April is the perfect time to assess Cincinnati’s sports landscape. Not only does baseball begin in April, but the NFL draft takes place, leading to summer workouts and eventually training camp. College basketball practice begins during football season, then the regular season spans the winter months and brings us all the way back around to March Madness.
With this cycle in mind, it’s time for CityBeat’s yearly analysis of Cincinnati’s five major sports programs: the Reds, Bengals, UC’s football and basketball teams and Xavier hoops.
It’s been 14 seasons since the Reds last made the playoffs, and while no one’s necessarily predicting them to win the World Series this year, there’s reason for optimism. The team enters 2010 with its most established starting rotation in years, with Aaron Harang, Johnny Cueto, Bronson Arroyo and Homer Bailey already penciled in. The possibility of 22-year-old Aroldis Chapman — who’s hit 100 mph on the radar gun regularly during spring training — has fan excitement hovering around the Ken Griffey Jr. level.
All-Star Edinson Volquez will return at some point after having elbow surgery last year, and there are several young arms at AAA ready to make the jump should injury or a trade open a spot (Harang and/or Arroyo could fetch additional young talent at the trade deadline should the Reds fall out of contention). The bullpen, which was one of the league’s best last year, led by Francisco Cordero, returns last year’s main contributors.
Comparatively, some of the organization’s best hitting prospects are nearly ready to make the jump to the big leagues, while the major league club runs out one of its best defensive lineups in years: Third baseman Scott Rolen, shortstop Orlando Cabrera and second baseman Brandon Phillips (pictured) each have won Gold Glove awards. The offense might not be in full force until some of the young kids develop, but it should be more consistent than last year with a healthy JoeyVotto and growth from outfielders Jay Bruce and Drew Stubbs.
With the NFL draft quickly approaching (April 22-24), the Bengals have only one pressing need: tight end. The March signing of free agent wide receiver Antonio Bryant makes drafting a receiver less of a priority, though analysts expect a solid group to be available in the second and third rounds. An additional offensive playmaker (former UC star Mardy Gilyard, perhaps?) could give the offense a chance to return to its 2005-06 form.
The team’s solid young defense will return most of its playmakers, but the Bengals will look to add muscle through the draft possibly in the form of a safety and depth on the defensive line. As the division champs, the Who Deys will have a more difficult schedule next season, including out-of-division contests against four 2009 playoff teams.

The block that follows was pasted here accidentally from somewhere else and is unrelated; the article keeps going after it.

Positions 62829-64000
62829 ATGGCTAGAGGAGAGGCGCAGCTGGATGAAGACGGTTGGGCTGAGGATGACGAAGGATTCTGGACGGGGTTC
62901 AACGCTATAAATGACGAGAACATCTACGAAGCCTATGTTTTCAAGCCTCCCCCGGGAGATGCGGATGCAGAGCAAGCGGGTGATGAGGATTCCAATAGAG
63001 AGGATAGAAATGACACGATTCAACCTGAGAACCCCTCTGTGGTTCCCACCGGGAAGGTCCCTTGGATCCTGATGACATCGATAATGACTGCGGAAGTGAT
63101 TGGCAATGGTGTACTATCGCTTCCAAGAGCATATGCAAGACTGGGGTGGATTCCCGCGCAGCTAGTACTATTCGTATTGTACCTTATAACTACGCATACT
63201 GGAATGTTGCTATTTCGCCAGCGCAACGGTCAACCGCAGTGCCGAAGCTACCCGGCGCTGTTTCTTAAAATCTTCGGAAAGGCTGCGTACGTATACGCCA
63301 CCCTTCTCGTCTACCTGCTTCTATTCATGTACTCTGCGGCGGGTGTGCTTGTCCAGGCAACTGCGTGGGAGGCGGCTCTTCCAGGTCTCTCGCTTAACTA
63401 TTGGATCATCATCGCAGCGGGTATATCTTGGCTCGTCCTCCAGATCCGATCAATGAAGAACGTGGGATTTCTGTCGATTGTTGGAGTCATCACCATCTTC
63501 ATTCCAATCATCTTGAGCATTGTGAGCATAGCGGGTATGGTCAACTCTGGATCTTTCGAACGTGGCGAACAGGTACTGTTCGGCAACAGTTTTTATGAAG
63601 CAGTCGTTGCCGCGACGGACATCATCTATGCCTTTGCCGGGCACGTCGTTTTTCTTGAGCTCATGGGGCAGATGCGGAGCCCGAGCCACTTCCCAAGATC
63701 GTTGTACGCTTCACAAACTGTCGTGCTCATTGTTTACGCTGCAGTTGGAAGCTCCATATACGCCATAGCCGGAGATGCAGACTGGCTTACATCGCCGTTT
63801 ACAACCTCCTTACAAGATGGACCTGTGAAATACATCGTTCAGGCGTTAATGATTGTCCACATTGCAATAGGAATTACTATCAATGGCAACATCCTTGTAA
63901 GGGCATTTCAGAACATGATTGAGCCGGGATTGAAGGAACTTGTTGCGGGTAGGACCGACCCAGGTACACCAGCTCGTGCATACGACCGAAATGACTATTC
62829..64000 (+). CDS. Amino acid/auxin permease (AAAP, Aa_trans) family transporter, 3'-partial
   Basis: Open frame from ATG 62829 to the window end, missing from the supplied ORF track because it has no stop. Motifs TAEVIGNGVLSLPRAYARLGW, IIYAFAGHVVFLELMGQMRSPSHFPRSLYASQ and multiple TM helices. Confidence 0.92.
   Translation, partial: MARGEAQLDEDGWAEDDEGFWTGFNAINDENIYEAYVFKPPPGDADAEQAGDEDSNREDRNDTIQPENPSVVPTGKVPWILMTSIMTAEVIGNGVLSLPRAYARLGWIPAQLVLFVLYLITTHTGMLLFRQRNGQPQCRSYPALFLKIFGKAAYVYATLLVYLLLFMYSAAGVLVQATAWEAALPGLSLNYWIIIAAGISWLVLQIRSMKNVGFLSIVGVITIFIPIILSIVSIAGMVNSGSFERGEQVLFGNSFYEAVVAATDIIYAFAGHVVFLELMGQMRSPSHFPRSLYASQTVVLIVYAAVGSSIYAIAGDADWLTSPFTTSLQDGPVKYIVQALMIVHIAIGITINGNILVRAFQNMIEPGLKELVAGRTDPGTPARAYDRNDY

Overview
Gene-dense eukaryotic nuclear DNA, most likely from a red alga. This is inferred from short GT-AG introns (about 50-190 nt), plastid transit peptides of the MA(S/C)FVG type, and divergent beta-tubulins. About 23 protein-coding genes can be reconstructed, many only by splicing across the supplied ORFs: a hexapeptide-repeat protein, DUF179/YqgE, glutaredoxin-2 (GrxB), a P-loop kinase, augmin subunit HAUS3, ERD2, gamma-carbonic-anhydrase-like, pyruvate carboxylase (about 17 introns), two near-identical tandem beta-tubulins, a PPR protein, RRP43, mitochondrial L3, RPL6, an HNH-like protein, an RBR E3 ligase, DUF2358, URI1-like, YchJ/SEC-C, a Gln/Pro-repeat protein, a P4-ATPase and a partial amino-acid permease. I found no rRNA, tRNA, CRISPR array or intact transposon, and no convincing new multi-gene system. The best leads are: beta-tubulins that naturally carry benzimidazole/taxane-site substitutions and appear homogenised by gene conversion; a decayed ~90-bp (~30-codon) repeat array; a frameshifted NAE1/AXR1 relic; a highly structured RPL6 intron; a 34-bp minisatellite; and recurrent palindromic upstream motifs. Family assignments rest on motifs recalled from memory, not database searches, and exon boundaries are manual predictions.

It’s been a wild couple of years down at Nippert Stadium. After going 34-6 and winning two Big East championships in three years, Head Coach Brian Kelly left UC for Notre Dame, leaving the future of the program in the hands of new coach Butch Jones.
The Cats enter the 2010 season as one of the favorites to win the Big East again, armed with one of the most talented collections of skill position players in the conference, if not the country. Junior quarterback Zach Collaros last year proved to be an excellent replacement for Tony Pike, starting four games and throwing 10 touchdowns against two interceptions and rushing for another four TDs. Junior running back Isaiah Pead will return along with three highly touted receivers in Armon Binns, DJ Woods and Southern Cal transfer Vidal Hazelton.
The defense will again be a work in progress, but who doesn’t like a college football shootout? The 2010 Bearcats will be tested early, with road games at Fresno State and North Carolina State and a home game against Oklahoma at Paul Brown Stadium before Big East competition begins.
Mick Cronin’s fourth season as head coach didn’t go according to plan. The Bearcats missed the NCAA tournament for the fifth straight year due to their inability to win close games (going 0-3 in overtime against solid opponents hurts the record and also the heart).
UC fans hope the return of Big East Freshman of the Year Lance Stephenson will lead to a better finish next year. Cronin’s incoming recruits will include 6-foot-8 power forward Justin Jackson, who will team with junior Yancy Gates in the post. The team will rely on several seniors to replace the production of four-year starter Deonta Vaughn, though 6-4 freshman guard Sean Kilpatrick, who redshirted this year, could be an immediate contributor.
It doesn’t seem to matter who coaches or plays for Xavier, the proverbial rulers of the Atlantic 10 Conference. First-year head coach Chris Mack just led the Musketeers to their fifth straight NCAA Tournament appearance and third straight Sweet Sixteen.
Though Xavier will lose only one senior to graduation (and it’s a major contributor in 6-9 center Jason Love), the real worry for Mack is whether or not sophomore guard Jordan Crawford will return for his junior season or enter the NBA draft. Mack’s four-player recruiting class includes highly a rated shooting guard in 6-6 Justin Martin and 6-8 power forward Jordan Latham.
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